Canelé Bordelais? Canelé de Bordeaux? Anyone got a recipe?
I fell in love with a canelé mold. It happened to me before with the madeleine (it's been a steady relationship for a few years now), and I just can't be happy until I've tried to make one (or six). But I don't have a recipe. Supposedly there's one in the July/August edition of Food Arts, but I don't know where to get a hold of that. Library?
For those of you who don't know what a canelé is, it's an incredibly cute, medieval looking little sponge cake/cookie that looks like a steep-sided charlotte with fluted sides, or (to me at least) like those plastic molds we used to make "cakes" in the sand pit when I was very, very young. The cookie is quite small and usually brown, with a crunch to the exterior; the flavor is vanilla-y. It seems related to the madeleine, and it's a specialty of the Bordeaux region. I never ate one; this is just what I've read.
I found some French sites with recipes but they were too vague and also, the Google translator just didn't do such a great job this time.
Any help will be appreciated.
I have a silicon canelé mold and haven't used it yet. Actually, I've been a little apprehensive about making these -- seems like there must be hidden variables affecting how these turn out.
But I will press forward. A question for you all though -- are these kind of like financiers without the nuts? (Know that's a silly question but still . . ..) Because you have a good amount of egg, the batter has to rest for a while, and you end up with kind of a different texture inside, right? Do you think canele and financers are kind of related?
Hope this works for you! - JoAnn
Canneles de Bordeaux
(Recipe developed by JoAnn Coffino, owner and pastry chef of True Confections Bakery Mill Valley,CA. 1978-1999)
Yield 4 cups liquid (approx. 16 large or 32 small)
2 ¼ cups whole milk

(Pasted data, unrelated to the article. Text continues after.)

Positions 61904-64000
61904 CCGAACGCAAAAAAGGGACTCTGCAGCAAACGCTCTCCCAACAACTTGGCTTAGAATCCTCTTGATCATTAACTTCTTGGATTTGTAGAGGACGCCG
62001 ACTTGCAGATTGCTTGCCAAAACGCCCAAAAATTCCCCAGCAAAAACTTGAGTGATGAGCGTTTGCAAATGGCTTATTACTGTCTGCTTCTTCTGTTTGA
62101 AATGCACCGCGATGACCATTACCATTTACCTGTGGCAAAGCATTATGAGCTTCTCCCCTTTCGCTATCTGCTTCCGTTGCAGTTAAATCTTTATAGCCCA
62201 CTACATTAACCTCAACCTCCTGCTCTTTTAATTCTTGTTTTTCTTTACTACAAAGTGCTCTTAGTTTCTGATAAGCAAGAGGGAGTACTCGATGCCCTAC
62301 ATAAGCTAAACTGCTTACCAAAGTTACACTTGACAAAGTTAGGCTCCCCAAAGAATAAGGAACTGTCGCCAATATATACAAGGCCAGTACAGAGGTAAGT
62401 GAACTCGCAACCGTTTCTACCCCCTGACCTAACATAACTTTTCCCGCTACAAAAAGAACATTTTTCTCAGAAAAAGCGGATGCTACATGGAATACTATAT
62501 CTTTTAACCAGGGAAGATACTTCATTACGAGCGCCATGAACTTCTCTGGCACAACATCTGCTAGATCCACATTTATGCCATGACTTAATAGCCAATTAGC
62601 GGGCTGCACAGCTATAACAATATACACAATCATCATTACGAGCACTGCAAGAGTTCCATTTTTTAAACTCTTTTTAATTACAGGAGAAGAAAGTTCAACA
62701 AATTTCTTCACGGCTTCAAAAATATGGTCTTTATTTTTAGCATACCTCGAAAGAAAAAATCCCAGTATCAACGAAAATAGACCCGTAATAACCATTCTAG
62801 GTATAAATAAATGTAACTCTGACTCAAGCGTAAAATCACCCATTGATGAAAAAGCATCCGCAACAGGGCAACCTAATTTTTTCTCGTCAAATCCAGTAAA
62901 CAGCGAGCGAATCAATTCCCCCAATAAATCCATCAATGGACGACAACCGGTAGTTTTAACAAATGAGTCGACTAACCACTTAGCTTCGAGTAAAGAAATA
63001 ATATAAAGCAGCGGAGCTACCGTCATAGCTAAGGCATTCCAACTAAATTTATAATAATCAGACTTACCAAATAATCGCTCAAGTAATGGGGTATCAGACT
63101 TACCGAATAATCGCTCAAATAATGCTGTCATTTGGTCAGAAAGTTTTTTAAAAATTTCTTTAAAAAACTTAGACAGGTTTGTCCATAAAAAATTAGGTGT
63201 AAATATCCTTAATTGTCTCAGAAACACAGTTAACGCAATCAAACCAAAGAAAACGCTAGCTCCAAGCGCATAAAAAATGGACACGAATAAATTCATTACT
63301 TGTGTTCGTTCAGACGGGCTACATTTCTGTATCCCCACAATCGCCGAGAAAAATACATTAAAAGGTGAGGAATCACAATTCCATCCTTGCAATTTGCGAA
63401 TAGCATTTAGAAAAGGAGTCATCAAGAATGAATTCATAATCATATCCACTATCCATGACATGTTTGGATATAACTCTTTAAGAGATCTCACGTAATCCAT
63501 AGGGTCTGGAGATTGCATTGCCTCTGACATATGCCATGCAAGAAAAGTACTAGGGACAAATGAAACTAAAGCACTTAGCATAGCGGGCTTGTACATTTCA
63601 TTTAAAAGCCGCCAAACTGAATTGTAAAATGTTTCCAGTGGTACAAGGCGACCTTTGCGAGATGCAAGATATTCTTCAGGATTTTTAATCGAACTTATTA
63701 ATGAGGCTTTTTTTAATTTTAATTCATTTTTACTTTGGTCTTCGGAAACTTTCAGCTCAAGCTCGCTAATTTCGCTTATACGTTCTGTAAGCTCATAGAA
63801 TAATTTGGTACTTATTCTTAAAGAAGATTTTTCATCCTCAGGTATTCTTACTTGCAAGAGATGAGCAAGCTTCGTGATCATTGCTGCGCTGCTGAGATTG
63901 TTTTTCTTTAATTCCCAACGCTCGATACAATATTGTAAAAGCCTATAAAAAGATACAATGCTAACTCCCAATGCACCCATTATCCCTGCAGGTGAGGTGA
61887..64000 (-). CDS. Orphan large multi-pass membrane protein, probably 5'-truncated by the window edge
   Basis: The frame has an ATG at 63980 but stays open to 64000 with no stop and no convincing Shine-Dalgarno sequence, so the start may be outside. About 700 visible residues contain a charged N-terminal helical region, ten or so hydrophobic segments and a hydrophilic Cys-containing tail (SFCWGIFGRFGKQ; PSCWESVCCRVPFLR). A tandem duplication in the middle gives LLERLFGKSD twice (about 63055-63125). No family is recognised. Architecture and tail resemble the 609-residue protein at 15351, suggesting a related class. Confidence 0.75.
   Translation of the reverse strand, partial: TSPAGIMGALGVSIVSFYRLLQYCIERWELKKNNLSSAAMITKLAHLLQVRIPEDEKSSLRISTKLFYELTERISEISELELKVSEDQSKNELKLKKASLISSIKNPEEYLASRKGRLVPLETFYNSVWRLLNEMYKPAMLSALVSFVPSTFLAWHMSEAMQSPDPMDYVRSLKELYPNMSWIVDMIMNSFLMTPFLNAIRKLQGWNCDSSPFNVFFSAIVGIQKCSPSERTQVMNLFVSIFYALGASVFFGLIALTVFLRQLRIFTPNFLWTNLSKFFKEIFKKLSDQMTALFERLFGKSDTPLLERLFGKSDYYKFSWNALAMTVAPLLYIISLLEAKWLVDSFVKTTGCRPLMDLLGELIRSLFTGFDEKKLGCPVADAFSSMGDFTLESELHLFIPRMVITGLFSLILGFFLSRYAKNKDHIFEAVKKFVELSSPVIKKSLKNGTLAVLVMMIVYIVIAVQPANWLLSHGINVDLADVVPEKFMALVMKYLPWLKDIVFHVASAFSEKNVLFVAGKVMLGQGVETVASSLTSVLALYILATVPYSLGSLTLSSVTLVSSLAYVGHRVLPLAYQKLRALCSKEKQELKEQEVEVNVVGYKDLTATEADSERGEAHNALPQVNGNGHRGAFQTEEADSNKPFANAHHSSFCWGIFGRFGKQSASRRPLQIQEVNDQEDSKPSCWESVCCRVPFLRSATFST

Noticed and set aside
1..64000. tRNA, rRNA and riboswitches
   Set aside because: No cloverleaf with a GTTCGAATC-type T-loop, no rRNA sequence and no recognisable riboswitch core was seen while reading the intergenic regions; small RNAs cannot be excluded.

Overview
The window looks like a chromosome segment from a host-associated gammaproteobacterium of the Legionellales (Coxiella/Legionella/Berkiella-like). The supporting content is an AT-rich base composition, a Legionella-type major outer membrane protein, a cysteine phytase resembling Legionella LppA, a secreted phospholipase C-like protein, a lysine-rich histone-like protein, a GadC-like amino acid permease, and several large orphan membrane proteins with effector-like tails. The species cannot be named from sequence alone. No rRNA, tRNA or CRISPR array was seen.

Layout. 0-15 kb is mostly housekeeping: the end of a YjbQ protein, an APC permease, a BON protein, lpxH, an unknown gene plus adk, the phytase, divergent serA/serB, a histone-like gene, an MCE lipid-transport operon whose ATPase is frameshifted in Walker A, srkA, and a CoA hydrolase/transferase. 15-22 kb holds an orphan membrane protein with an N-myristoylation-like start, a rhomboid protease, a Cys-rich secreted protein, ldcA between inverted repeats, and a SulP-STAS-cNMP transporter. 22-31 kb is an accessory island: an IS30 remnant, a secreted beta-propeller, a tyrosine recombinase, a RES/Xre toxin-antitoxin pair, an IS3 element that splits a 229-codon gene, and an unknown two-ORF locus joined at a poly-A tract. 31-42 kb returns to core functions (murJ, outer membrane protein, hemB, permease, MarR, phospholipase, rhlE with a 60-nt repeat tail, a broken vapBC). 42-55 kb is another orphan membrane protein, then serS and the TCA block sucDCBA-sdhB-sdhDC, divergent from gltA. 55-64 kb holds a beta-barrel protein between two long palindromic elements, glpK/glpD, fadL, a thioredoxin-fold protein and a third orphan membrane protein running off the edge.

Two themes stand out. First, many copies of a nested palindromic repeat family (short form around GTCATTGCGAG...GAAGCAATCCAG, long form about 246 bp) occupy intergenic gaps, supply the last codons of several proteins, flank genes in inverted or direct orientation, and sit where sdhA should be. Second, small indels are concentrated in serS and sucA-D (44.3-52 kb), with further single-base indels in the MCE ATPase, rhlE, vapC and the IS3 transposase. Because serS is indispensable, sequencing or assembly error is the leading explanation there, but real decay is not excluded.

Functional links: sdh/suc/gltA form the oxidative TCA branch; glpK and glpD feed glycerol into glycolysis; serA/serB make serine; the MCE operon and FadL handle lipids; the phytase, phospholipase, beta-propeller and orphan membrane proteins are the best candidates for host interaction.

1 whole vanilla bean
1 ¾ ounces sweet butter
8 ounces granulated sugar
2 large whole eggs
2 egg yolks
2 ½ tablespoons rum
3 ½ ounces cake flour -sifted
Beeswax and sweet butter for molds
Split vanilla bean, scrape the inside with a knife tip, and put both bean and scrapings into saucepan along with the milk. Bring to a boil and then cover and refrigerate for at least 8 hours.
Discard the pieces of vanilla bean pod .
Melt the butter and set aside Combine whole eggs and yolks in a mixing bowl. While continually beating in electric mixer at medium speed, add sugar, rum, melted butter, sifted flour, and finally the cold vanilla infused milk. Put mixture through a mesh strainer, cover bowl and refrigerate for 24 hours before proceeding. (the mixture can be held for up to four days ) Be sure to whisk the mixture well before each use. The canneles should be eaten the same day as baked.
To obtain the best exterior dark color and crisp texture it is important to use copper molds and beeswax. To prepare the copper molds, melt equal amounts of sweet butter and shaved beeswax and apply to the inside surface of molds with a pastry brush using just enough to coat surface.
Pour the canneles filling into the molds to within a ¼ of the top. Bake in a 410 degree F. oven 1 hour for the 3.5 cm. diameter size molds, or 1 hour 10 minutes for the 5.5 cm. diameter size molds. During the last 10 minutes of baking , cover tops of molds with parchment paper or foil to prevent burning.
Remove the canneles from the molds while still hot.
Here's my translated version - good luck!
For 12 cannelés